42. Routing in Ad Hoc Networks (cont’d)

    43. Routing in Ad Hoc Networks (cont’d) • Destination constructs a ROUTE REPLY packet which follows the reverse path to source. • Each intermediate node enters this packet into local routing table when • No route to destination is known. • Sequence number for destination in REPLY is greater than the value in the routing table. • Sequence number is equal but the new route is shorter.

    44. Routing in Ad Hoc Networks (cont’d) • Problem of mobility • Route maintenance • Periodically, each node broadcasts a Hello message. • If no response is returned, router prune this link. • Active neighbor

    45. Routing in Ad Hoc Networks (cont’d)

    46. Routing in Ad Hoc Networks (cont’d) • Critical difference between AODV and DVR • Nodes do not send out periodic broadcasts containing their entire routing table.

    47. Node Lookup in Peer-to-Peer Networks • One of p2p routing algorithm—Chord • Each user node has an IP address that can be hashed to an m-bit number call node identifier. • Successor (k) is the node identifier of the first actual node following k around the circle clockwise.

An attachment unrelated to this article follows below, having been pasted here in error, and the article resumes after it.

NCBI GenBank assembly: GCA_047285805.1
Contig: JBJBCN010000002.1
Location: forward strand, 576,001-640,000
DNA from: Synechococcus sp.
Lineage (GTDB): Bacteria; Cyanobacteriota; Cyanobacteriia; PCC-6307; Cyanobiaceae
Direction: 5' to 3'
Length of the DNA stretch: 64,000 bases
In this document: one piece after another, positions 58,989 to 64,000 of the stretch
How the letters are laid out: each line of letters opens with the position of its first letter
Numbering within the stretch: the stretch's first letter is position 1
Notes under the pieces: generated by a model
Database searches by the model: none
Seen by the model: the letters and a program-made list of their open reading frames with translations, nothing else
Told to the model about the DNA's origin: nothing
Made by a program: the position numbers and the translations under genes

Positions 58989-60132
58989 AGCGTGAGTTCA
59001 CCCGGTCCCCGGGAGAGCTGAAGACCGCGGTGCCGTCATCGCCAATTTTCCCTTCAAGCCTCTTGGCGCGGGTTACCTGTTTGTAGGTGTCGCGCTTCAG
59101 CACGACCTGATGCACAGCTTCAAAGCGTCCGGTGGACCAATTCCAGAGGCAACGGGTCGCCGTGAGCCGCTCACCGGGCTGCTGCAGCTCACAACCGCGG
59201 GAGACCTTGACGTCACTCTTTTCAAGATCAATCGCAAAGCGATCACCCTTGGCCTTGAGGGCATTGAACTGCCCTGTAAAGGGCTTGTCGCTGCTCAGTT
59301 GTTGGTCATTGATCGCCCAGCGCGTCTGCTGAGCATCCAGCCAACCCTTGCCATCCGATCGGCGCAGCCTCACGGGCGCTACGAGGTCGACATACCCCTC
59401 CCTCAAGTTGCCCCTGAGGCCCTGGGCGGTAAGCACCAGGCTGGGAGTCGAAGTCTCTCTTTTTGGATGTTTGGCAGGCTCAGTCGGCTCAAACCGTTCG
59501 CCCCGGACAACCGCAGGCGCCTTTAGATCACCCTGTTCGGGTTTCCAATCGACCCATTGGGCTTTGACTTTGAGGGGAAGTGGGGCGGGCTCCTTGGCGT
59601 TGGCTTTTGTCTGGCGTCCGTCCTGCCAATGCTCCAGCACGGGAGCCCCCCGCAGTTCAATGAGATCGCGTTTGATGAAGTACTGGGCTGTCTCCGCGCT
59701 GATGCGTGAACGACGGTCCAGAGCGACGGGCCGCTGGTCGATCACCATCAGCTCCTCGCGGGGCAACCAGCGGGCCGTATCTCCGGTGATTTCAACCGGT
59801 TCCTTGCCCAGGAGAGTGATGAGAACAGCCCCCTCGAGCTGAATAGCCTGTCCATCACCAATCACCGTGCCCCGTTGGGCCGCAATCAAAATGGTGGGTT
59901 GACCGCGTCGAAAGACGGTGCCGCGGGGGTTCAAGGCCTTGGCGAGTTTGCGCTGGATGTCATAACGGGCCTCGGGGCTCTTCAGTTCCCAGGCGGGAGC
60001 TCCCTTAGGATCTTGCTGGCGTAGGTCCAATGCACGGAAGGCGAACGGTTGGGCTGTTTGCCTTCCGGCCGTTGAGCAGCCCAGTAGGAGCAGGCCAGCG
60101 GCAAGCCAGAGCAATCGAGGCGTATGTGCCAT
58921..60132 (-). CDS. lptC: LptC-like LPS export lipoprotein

48. Node Lookup in Peer-to-Peer Networks (cont’d) • Finger table • Start field = k +2i (modulo 2m) • If key falls between k and successort (k), then the node holding information about key is successor (k). • Otherwise, the entry whose start field is the closest predecessor of key is tried.

    49. Node Lookup in Peer-to-Peer Networks (cont’d)

    50. Node Lookup in Peer-to-Peer Networks (cont’d) • Node r joining • New node r asks successor (r) for its predecessor. • Insert r in between successor and predecessor. • Successor should hand over those keys in the range predecessor (r)-r, which now belong to r. • Every node runs a background process that periodically recomputes each finger by calling successor.